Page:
A part of me judged them and her. I am not going to lie. How can they let themselves go like that? How can that young girl feel empowered and have strong self esteem? But mostly, I felt sorry for them. They probably have no idea how to turn the corner with their health. They all eat the same food, have the same role models. Unless someone comes into their lives that is willing to show them the way, how can they win the battle they are fighting. Heck, they may not even know they are fighting a battle. They aren’t alone either. I see this same family picture all over the place – at restaurants, at Target, at amusement parks, at grocery stores….
It’s scary and sad to me — and what can be done really? Setting the foundation for my own kids is something important to me and I recommit to that each and every day. We can all do our part by living what we think is the right way, walk the walk, talk the talk…
Today’s workout was all about the Sumo Deadlift High Pull!
50 Double Unders
10 Pass Thrus
10 Front Squats
15 Min AMRAP
7 SDHP (65#)
7 Wall (14#)
total: 10 + 2
I personally was not a fan of the BMI measurement scale. 2 people can have completely different body shapes and and weigh the same — and one comes out as obese based on weight alone. There are way too many variables to add to make it that simple in my opinion.
Scientists have developed a new way to measure whether a person is too fat without having people step on the scale.
The new measure, called the Body Adiposity Index, or BAI, relies on height and hip measurements, and it is meant to offer a more flexible alternative to body mass index, or BMI, a ratio of height and weight, U.S. researchers said on Thursday.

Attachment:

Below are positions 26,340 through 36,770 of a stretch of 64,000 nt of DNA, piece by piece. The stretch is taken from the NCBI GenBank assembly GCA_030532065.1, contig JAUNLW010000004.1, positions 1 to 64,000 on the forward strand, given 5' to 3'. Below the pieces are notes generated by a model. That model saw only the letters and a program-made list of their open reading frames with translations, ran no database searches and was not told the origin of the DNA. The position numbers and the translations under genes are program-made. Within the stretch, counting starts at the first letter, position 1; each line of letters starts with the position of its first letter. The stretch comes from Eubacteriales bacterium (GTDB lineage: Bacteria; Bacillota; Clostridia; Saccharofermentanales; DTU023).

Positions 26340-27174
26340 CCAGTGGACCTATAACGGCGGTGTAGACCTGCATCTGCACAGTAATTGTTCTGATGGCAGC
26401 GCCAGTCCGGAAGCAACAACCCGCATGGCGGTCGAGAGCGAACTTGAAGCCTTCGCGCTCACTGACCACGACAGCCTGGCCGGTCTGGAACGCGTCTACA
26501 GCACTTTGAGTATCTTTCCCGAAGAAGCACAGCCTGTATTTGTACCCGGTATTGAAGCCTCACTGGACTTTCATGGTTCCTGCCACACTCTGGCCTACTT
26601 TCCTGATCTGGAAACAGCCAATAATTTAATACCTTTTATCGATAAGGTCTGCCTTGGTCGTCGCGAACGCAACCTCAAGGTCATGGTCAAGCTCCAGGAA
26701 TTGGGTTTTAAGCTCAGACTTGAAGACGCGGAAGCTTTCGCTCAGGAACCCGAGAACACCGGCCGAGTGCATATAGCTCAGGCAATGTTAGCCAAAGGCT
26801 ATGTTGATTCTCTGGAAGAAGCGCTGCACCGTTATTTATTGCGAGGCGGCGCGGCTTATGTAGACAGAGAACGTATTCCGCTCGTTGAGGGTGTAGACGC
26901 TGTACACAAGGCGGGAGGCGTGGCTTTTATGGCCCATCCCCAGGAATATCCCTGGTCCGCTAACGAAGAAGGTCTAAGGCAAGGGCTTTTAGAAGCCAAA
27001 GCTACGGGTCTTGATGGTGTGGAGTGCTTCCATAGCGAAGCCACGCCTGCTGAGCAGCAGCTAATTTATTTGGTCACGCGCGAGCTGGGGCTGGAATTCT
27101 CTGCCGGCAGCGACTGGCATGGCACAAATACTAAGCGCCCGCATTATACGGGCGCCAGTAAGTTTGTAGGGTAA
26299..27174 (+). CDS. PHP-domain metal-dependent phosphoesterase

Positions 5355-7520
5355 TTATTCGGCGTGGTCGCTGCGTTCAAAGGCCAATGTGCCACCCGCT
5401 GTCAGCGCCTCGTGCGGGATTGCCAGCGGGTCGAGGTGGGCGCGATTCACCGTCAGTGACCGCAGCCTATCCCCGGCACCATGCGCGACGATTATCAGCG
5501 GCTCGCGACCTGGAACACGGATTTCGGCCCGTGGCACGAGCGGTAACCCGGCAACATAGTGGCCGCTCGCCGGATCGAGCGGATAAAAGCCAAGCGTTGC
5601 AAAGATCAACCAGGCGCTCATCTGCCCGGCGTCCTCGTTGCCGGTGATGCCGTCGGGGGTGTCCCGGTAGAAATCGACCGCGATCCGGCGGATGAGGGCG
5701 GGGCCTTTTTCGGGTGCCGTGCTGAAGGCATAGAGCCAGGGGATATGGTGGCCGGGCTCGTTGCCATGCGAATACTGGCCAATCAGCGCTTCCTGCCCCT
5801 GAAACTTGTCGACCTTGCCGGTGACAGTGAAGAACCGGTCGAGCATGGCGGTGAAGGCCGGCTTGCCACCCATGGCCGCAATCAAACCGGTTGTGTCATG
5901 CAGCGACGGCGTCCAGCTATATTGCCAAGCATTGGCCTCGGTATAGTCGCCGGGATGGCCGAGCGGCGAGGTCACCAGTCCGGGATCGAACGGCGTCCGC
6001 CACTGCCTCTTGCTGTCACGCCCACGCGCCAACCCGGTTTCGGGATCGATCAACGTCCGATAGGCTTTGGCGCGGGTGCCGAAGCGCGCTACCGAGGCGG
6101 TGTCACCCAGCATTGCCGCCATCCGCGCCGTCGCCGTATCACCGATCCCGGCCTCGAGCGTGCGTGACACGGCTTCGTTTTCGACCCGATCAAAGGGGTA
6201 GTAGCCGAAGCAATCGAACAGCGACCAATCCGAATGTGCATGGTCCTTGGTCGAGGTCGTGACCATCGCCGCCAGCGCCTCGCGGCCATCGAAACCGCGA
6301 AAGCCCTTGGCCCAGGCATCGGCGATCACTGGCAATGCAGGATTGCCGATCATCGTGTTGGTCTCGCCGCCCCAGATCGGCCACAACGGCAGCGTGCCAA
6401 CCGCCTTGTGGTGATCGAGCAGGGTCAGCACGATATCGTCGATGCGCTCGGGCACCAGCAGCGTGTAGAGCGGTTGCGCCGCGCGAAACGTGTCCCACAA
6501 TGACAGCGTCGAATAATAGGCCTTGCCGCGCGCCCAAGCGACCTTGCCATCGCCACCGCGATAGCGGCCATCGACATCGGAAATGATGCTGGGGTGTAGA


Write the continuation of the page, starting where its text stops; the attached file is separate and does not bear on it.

BMI has been used to measure body fat for the past 200 years, but it is not without flaws, Richard Bergman of the University of Southern California, Los Angeles, and colleagues wrote in the journal Obesity.
While there are other, more complex ways to measure body fat beyond simply stepping on a scale, BMI is widely used both by researchers and doctors.
It is calculated by dividing weight in kilograms by height in meters squared. A person who is 5 feet 5 inches tall is classified as overweight at 150 pounds (68 kg) and obese at 180 pounds (82 kg).
But there is a lot of wiggle room in that calculation.
For example, women and men with the same BMI might have very different levels of extra flab. BMI numbers cannot be generalized across different ethnic groups or used with athletes, who have extra lean body mass.
The team made the index using data from a Mexican-American population study. They confirmed the scale’s accuracy using an advanced device called a dual-energy X-ray absorption or DEXA scanner. Tests in a study of African Americans showed similar findings, suggesting BAI can be used across different racial groups.
BAI is a complex ratio of hip circumference to height that can be calculated by doctors or nurses with a computer or calculator.
The team says BAI still needs some fine tuning, and they still need to test it among whites and other ethnic groups, but they think it has promise as new tool, especially in remote settings with limited access to reliable scales.